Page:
You want what is best for your kids, but what they think that is and what you believe it is are often very different things. Everyone makes mistakes; that is how people learn and grow. Unfortunately, sometimes, children make mistakes that can hurt them in ways that they never imagined. For instance, if you have a minor who is facing an alcohol possession charge, he or she may not realize how a conviction can affect them now and down the line.
Louisiana, like all other states, has strict laws regarding youth and their consumption of alcohol. It is bad for their growing bodies, and it causes them to make poor decisions, which may result in harm to themselves and others. According to Minor in Possession laws, what may happen to a child found guilty of possessing alcohol?
It is possible to be convicted on an MIP charge if one of the following applies to your child's situation:
- He or she had alcohol in his or her possession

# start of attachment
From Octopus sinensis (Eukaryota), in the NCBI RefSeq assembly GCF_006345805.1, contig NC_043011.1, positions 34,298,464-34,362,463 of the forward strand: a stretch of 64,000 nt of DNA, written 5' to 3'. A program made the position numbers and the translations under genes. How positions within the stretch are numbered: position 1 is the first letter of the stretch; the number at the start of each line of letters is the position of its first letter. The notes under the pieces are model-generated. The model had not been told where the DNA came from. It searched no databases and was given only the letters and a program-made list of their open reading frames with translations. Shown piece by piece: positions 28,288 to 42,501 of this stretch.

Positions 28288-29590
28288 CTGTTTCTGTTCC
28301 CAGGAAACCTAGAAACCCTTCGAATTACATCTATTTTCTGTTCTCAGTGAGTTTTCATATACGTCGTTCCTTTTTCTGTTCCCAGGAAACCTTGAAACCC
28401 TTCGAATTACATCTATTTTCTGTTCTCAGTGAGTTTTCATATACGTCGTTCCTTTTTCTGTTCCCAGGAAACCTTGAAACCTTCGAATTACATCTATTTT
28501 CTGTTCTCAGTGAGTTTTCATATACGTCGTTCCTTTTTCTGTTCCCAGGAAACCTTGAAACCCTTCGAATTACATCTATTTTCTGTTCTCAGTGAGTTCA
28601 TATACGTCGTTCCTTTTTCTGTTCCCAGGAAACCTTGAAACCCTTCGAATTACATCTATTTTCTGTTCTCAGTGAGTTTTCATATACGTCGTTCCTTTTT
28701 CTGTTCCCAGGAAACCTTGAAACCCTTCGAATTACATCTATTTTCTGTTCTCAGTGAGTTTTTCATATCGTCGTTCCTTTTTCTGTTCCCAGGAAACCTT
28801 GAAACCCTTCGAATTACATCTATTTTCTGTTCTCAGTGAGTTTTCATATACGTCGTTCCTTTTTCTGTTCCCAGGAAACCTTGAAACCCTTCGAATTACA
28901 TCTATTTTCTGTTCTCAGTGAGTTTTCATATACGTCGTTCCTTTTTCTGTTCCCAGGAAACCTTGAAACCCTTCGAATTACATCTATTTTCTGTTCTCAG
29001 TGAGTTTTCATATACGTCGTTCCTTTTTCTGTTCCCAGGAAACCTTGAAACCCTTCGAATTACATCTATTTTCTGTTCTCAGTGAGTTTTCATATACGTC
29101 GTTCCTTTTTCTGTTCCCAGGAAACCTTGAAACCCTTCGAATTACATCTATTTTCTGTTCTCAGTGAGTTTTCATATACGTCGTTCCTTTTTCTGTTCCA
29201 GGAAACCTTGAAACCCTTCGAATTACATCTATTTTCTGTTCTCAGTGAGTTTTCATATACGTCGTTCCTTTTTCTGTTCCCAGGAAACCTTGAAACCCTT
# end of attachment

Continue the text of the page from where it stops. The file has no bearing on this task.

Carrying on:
- He or she attempted to purchase alcohol
- He or she consumed alcohol
- He or she is not yet of legal drinking age
If convicted, your child may face time in a juvenile detention center, have to go through a chemical decency treatment program and may have to complete community service. You or your child may also have to pay a fine. Finally, it may affect your child's current or future driving privileges.
There are a few defense strategies that may work in your child's case. Some of the most commonly used include:
- Mistake of fact -- no alcohol in possession or consumed
- Alcohol consumed legally
- Alcohol consumed as part of a religious service
With the assistance of legal counsel, it is possible to utilize the best defense strategy for your child's case.
Do not give up
You can fight for your child. Your attempts may feel hopeless at times, but do not give up and do not feel that you have to go it alone. According to state laws, you may seek out legal counsel with experience handling juvenile cases to assist you through this difficult time. The juvenile justice system is much different than the criminal justice system, so having someone on your side who has a strong understanding of how it works will prove beneficial to your child's case.